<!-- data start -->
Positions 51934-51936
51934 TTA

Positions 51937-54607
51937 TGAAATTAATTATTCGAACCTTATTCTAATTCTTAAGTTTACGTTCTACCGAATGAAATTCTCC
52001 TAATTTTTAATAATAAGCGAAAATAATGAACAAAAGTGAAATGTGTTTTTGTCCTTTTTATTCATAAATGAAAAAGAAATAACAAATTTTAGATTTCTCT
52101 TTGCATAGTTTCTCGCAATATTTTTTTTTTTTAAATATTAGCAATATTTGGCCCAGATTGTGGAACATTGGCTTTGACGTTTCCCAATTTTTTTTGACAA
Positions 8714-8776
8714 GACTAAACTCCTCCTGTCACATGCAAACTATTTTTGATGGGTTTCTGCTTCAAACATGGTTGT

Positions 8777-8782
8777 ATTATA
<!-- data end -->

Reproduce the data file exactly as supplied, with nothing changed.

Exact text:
Positions 51934-51936
51934 TTA

Positions 51937-54607
51937 TGAAATTAATTATTCGAACCTTATTCTAATTCTTAAGTTTACGTTCTACCGAATGAAATTCTCC
52001 TAATTTTTAATAATAAGCGAAAATAATGAACAAAAGTGAAATGTGTTTTTGTCCTTTTTATTCATAAATGAAAAAGAAATAACAAATTTTAGATTTCTCT
52101 TTGCATAGTTTCTCGCAATATTTTTTTTTTTTAAATATTAGCAATATTTGGCCCAGATTGTGGAACATTGGCTTTGACGTTTCCCAATTTTTTTTGACAA
Positions 8714-8776
8714 GACTAAACTCCTCCTGTCACATGCAAACTATTTTTGATGGGTTTCTGCTTCAAACATGGTTGT

Positions 8777-8782
8777 ATTATA